State violence does not only show up as false arrests and physical harm. State violence is also the unwillingness of the State to rehabilitate those that are impacted by it’s terrorizing reach.
Throughout each part of Time: The Kalief Browder Story we have seen instances of violence and heard stories of prison authorities’ misconduct that enabled and encouraged more violence against incarcerated young people. When problems on the inside of prisons so strongly mirror the problems in the outside world, it becomes hard to pinpoint where the problems of violence and racism start and end. Yet, Kalief Browder’s story thus far has shown us that there is no end as long as police accountability and true rehabilitation are undermined to uphold social order.
On May 15, 2010, Browder was 16 years old when he was sent to the Rikers Island detention center for adolescents after being accused of stealing a backpack he did not take. Each part of this sentence spells out something that is undeniably wrong.
The Story of Kalief Browder, a six-part series backed by Jay Z which airs on SpikeTV, moves the prison industrial complex and the school-to-prison pipeline from theory to reality when we are faced with the humans that have been impacted by it the most. In Part 1, author Michelle Alexander describes it for what it is, “the system that failed him every step of the way”.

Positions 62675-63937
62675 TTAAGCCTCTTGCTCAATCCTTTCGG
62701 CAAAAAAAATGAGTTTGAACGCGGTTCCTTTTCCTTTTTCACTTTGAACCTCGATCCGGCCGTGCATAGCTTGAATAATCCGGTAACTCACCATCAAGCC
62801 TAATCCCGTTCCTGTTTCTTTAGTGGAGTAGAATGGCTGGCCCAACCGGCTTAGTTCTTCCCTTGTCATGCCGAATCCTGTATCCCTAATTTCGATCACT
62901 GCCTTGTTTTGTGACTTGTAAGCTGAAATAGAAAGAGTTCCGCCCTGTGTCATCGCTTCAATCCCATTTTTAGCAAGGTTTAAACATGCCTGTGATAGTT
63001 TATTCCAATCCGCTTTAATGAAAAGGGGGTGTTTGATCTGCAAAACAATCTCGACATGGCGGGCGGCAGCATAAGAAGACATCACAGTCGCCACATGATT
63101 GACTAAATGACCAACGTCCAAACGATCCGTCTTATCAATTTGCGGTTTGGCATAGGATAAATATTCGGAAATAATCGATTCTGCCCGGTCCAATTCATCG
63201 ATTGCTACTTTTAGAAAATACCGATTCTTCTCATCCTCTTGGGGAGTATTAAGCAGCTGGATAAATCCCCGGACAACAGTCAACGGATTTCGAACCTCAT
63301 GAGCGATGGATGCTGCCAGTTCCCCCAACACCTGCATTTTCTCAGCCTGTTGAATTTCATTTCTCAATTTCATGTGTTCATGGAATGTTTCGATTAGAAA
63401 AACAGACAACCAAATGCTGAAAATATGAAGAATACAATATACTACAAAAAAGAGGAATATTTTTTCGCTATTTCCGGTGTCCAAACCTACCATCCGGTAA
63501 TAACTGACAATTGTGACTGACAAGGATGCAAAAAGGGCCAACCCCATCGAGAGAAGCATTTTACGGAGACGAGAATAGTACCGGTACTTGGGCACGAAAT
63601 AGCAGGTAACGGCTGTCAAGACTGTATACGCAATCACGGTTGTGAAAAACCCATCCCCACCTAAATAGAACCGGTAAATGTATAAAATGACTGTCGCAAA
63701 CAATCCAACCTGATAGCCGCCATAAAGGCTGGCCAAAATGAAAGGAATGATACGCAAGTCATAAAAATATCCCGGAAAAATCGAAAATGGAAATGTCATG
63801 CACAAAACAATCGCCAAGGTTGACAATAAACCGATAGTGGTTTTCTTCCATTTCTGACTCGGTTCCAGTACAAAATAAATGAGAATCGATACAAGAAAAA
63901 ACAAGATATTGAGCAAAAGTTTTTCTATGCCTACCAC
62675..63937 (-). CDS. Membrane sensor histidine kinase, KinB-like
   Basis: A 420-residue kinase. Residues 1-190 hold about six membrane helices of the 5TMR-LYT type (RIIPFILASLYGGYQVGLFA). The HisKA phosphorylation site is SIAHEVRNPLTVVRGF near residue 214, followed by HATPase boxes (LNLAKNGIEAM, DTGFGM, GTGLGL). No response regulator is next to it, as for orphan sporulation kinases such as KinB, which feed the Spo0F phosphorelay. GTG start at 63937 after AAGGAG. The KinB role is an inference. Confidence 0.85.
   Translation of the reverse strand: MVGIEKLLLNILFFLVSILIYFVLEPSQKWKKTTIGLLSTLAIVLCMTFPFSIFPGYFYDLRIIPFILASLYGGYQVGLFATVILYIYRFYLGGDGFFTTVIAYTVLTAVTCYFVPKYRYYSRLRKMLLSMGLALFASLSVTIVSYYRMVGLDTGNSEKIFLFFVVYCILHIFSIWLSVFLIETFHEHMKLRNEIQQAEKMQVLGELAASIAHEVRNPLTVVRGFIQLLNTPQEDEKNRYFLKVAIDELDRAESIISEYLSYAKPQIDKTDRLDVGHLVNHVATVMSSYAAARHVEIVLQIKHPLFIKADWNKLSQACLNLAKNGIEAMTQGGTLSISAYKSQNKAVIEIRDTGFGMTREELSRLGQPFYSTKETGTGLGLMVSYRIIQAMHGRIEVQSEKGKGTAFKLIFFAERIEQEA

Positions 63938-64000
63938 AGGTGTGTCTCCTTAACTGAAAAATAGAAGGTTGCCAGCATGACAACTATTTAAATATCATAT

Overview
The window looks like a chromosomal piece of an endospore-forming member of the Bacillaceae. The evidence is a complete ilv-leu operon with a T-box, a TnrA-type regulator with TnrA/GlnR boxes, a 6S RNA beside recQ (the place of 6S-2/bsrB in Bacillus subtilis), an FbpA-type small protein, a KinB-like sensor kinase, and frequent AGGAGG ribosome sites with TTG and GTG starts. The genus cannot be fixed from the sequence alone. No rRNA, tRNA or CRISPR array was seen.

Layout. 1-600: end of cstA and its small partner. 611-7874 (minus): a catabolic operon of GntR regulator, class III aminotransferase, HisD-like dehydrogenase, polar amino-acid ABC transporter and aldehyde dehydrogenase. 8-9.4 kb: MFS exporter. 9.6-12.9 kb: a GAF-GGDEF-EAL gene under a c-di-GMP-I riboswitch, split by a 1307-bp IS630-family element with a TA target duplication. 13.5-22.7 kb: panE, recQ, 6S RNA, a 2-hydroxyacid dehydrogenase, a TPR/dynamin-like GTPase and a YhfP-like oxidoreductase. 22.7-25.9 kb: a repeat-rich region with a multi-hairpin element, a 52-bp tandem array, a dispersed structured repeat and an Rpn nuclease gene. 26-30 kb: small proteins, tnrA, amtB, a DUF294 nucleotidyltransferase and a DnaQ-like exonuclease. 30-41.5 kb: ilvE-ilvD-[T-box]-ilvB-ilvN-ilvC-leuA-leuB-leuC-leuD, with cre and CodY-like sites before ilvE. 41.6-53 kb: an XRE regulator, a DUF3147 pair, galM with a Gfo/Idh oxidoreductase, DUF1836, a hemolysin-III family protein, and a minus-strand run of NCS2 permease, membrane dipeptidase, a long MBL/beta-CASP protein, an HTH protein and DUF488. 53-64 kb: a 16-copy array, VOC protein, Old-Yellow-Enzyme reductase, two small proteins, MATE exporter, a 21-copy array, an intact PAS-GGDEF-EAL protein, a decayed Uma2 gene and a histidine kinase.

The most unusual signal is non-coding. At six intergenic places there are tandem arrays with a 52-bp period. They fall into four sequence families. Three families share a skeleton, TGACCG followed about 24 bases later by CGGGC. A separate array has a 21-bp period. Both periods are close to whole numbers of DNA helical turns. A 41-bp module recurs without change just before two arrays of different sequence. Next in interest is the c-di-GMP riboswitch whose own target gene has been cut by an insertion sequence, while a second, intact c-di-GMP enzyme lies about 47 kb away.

Throughout the series, Browder describes in past video recordings how mentally taxing his stay was at Rikers Island. In Part 2, Kalief gave some insight as to why. “Right and wrong is weird in here. What’s right to them isn’t right, and what’s wrong isn’t wrong,” Browder said.
One person who was incarcerated with Kalief explained how they were referred to as “animalescents”, coloring them as savage and inhumane. The environment of this detention center only encouraged the dehumanizing of those inside of it.